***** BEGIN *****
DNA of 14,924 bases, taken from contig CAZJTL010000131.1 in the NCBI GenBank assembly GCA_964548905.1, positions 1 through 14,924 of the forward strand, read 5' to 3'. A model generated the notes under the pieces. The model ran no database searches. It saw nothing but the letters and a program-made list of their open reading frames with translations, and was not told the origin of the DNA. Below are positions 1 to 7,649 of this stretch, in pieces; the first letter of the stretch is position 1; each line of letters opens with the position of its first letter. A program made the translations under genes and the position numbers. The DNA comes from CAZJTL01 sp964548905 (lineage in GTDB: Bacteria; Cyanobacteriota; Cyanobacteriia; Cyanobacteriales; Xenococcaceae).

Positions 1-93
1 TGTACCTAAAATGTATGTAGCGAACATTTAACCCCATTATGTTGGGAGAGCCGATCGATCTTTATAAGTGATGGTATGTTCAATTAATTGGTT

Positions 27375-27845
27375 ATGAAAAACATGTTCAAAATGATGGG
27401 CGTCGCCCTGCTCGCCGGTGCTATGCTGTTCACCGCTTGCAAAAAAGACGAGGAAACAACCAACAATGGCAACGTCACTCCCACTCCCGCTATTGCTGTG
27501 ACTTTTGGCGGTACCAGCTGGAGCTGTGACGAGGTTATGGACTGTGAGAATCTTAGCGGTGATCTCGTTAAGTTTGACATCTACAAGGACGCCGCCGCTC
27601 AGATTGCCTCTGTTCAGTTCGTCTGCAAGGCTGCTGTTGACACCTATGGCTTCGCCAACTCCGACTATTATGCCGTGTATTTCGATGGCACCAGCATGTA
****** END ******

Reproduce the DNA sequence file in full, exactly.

DNA of 14,924 bases, taken from contig CAZJTL010000131.1 in the NCBI GenBank assembly GCA_964548905.1, positions 1 through 14,924 of the forward strand, read 5' to 3'. A model generated the notes under the pieces. The model ran no database searches. It saw nothing but the letters and a program-made list of their open reading frames with translations, and was not told the origin of the DNA. Below are positions 1 to 7,649 of this stretch, in pieces; the first letter of the stretch is position 1; each line of letters opens with the position of its first letter. A program made the translations under genes and the position numbers. The DNA comes from CAZJTL01 sp964548905 (lineage in GTDB: Bacteria; Cyanobacteriota; Cyanobacteriia; Cyanobacteriales; Xenococcaceae).

Positions 1-93
1 TGTACCTAAAATGTATGTAGCGAACATTTAACCCCATTATGTTGGGAGAGCCGATCGATCTTTATAAGTGATGGTATGTTCAATTAATTGGTT

Positions 27375-27845
27375 ATGAAAAACATGTTCAAAATGATGGG
27401 CGTCGCCCTGCTCGCCGGTGCTATGCTGTTCACCGCTTGCAAAAAAGACGAGGAAACAACCAACAATGGCAACGTCACTCCCACTCCCGCTATTGCTGTG
27501 ACTTTTGGCGGTACCAGCTGGAGCTGTGACGAGGTTATGGACTGTGAGAATCTTAGCGGTGATCTCGTTAAGTTTGACATCTACAAGGACGCCGCCGCTC
27601 AGATTGCCTCTGTTCAGTTCGTCTGCAAGGCTGCTGTTGACACCTATGGCTTCGCCAACTCCGACTATTATGCCGTGTATTTCGATGGCACCAGCATGTA